Frank S. Black
Frank Swett Black ( born March 8, 1853 in Limington, York County, Maine, † March 22, 1913 in Troy, New York ) was an American politician and 1897-1899 Governor of the State of New York. Between 1895 and 1897 he represented his state in the U.S. House of Representatives.
Frank Black visited until 1871, the Lebanon Academy. He then worked as a teacher and then studied until 1875 at Dartmouth College. After a subsequent law degree in 1879 and its recent approval as a lawyer, he started in Troy to work in his new profession. Black was a member of the Republican Party.
Congressman and Governor
In 1894, Black was elected as a candidate of his party as a delegate to Congress. This mandate he held between March 4, 1895, January 7, 1897. On this day he resigned from this post because he had been elected in the meantime the governor of his state. He joined his two-year term on January 1, 1897. In these two years, the Erie Canal was built at great expense. In addition, the electoral law was reformed. Was overshadowed Blacks reign of the Spanish-American War, to which had to contribute also to the state of New York. In 1898, Frank Black aspired to his re-election. But he could not prevail against the popular and emerging Theodore Roosevelt within his party. Therefore, he had to give up on January 1, 1899 his office to the newly elected Roosevelt.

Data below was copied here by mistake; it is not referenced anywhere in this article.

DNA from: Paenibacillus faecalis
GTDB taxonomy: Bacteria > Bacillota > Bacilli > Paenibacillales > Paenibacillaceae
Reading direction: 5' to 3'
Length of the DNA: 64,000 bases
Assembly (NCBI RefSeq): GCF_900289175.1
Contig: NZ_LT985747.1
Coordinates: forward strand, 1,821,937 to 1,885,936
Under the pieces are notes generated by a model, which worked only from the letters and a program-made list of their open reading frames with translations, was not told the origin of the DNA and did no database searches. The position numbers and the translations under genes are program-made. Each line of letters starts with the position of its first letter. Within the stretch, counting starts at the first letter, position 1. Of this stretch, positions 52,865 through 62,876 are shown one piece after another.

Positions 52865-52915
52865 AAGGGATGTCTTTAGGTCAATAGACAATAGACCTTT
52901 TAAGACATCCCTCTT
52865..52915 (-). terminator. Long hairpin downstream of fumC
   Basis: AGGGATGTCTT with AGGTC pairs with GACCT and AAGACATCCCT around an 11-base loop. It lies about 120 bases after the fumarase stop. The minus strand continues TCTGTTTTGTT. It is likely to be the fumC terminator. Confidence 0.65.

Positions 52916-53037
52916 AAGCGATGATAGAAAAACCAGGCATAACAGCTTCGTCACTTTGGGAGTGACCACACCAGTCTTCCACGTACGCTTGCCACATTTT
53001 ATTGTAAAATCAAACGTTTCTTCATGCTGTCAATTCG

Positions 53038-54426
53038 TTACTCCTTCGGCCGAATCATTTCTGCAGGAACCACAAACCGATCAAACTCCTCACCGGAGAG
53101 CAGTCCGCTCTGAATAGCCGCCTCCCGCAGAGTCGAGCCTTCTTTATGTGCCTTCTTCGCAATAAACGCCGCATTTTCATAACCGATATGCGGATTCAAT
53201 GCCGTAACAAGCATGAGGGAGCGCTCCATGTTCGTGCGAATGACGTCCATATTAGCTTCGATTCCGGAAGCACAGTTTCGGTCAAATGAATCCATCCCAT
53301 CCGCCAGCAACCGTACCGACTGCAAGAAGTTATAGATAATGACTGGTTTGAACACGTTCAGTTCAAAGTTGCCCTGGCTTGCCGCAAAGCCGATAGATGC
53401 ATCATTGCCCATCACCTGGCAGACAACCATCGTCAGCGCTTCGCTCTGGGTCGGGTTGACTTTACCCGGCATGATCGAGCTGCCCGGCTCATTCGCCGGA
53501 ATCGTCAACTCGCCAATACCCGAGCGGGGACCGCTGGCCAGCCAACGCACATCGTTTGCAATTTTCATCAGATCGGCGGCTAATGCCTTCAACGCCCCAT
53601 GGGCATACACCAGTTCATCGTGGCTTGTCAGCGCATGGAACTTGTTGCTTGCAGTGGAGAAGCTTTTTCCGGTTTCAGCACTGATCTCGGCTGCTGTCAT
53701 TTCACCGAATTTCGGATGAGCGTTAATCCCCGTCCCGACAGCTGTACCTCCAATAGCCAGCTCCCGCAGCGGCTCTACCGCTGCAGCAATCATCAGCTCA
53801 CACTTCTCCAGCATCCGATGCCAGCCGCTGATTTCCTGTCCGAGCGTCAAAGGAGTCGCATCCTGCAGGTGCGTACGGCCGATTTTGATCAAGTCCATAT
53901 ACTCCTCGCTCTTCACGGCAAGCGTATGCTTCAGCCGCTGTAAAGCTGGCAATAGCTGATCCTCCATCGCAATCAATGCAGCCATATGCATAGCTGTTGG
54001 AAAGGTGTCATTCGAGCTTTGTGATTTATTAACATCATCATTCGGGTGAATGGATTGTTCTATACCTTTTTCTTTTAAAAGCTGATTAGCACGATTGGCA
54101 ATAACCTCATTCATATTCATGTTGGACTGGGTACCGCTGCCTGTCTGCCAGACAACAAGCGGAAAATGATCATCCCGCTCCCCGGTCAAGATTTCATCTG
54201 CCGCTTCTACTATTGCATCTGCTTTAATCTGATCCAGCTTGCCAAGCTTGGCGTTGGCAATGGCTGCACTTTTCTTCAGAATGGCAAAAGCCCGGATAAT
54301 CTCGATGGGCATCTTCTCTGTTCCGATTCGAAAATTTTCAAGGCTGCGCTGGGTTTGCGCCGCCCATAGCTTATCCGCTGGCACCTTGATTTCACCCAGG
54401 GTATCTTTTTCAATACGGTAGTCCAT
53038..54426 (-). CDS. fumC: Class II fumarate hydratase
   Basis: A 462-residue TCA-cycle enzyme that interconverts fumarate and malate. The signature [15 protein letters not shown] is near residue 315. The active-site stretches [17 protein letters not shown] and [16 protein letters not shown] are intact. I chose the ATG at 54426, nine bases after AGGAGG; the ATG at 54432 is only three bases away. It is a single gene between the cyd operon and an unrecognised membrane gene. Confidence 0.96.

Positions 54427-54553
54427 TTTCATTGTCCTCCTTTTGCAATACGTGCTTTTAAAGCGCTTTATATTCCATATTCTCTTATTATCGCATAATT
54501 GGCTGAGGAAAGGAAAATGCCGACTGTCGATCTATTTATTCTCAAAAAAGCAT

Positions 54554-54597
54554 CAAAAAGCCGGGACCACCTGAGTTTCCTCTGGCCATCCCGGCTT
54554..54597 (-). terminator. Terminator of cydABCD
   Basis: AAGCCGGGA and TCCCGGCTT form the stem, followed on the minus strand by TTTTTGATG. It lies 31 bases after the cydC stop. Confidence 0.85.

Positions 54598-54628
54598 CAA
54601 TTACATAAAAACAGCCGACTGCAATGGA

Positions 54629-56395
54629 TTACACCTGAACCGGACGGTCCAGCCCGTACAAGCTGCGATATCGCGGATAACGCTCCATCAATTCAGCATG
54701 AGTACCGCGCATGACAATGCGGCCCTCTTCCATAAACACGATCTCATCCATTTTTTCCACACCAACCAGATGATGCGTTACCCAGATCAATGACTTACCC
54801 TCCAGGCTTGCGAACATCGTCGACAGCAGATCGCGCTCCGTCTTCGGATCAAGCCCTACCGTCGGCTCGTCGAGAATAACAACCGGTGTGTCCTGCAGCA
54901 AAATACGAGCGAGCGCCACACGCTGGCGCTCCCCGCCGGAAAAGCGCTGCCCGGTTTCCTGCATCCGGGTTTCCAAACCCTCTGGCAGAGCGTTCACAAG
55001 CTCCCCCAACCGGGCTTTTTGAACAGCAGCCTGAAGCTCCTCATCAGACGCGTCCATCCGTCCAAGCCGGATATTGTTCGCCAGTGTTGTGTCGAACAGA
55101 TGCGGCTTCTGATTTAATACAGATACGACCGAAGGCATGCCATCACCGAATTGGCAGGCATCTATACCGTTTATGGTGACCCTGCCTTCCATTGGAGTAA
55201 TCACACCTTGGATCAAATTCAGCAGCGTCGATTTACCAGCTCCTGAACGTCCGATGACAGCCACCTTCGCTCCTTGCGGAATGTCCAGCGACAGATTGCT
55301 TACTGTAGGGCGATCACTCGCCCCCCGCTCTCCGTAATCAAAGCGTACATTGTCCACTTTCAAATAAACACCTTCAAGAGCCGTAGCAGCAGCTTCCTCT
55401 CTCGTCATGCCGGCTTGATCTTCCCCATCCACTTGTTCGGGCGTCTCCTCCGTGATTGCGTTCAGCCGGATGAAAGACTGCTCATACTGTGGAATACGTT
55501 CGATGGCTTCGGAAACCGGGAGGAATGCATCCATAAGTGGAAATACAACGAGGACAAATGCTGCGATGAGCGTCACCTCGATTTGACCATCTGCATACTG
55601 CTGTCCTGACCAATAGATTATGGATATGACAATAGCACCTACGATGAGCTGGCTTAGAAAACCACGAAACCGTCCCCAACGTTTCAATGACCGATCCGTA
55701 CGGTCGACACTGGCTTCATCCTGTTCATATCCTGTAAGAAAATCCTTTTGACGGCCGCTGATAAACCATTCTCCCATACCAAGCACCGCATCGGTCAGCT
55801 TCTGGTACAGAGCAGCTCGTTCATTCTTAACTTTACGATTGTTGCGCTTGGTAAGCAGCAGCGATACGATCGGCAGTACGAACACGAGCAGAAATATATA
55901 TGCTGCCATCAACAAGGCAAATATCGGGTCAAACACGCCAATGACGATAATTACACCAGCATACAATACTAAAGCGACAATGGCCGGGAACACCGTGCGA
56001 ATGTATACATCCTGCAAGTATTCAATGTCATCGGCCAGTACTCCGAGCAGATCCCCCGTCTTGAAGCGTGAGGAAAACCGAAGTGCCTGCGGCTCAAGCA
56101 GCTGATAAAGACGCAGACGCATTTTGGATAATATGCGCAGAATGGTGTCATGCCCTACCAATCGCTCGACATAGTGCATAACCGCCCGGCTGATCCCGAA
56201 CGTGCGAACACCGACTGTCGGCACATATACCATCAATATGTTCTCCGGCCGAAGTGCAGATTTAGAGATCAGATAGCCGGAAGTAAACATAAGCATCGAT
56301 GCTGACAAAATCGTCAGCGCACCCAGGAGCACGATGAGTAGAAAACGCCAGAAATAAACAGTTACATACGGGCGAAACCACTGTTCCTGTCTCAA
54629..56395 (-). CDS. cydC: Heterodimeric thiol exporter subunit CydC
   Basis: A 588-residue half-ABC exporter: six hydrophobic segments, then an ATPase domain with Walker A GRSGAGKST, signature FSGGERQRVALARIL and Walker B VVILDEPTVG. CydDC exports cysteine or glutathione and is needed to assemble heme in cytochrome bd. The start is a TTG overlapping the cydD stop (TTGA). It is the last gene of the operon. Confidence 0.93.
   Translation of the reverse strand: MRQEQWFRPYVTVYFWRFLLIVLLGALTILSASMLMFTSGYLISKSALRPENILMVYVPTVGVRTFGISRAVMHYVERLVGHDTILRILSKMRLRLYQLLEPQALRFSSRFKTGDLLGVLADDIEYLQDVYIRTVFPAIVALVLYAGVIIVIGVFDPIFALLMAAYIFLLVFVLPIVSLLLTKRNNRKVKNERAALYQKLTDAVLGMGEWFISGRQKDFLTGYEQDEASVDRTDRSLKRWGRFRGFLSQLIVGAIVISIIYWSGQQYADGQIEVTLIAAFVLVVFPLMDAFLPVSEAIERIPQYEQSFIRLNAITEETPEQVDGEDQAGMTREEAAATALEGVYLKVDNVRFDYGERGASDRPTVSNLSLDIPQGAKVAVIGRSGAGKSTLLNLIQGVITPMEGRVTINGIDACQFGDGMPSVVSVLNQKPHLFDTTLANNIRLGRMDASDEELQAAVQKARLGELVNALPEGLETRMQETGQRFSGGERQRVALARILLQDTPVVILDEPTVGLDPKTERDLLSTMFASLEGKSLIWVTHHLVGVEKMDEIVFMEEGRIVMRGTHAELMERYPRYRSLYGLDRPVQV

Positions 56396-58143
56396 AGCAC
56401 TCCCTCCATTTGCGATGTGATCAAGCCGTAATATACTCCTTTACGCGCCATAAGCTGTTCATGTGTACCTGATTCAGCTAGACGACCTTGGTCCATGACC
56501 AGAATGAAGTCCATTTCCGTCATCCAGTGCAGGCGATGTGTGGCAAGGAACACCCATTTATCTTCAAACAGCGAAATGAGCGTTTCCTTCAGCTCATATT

After the end of his governorship, Frank Black withdrew from politics and worked as a lawyer again. He died on 22 March 1913. Together with his wife Lois B. Hamlin he had a child.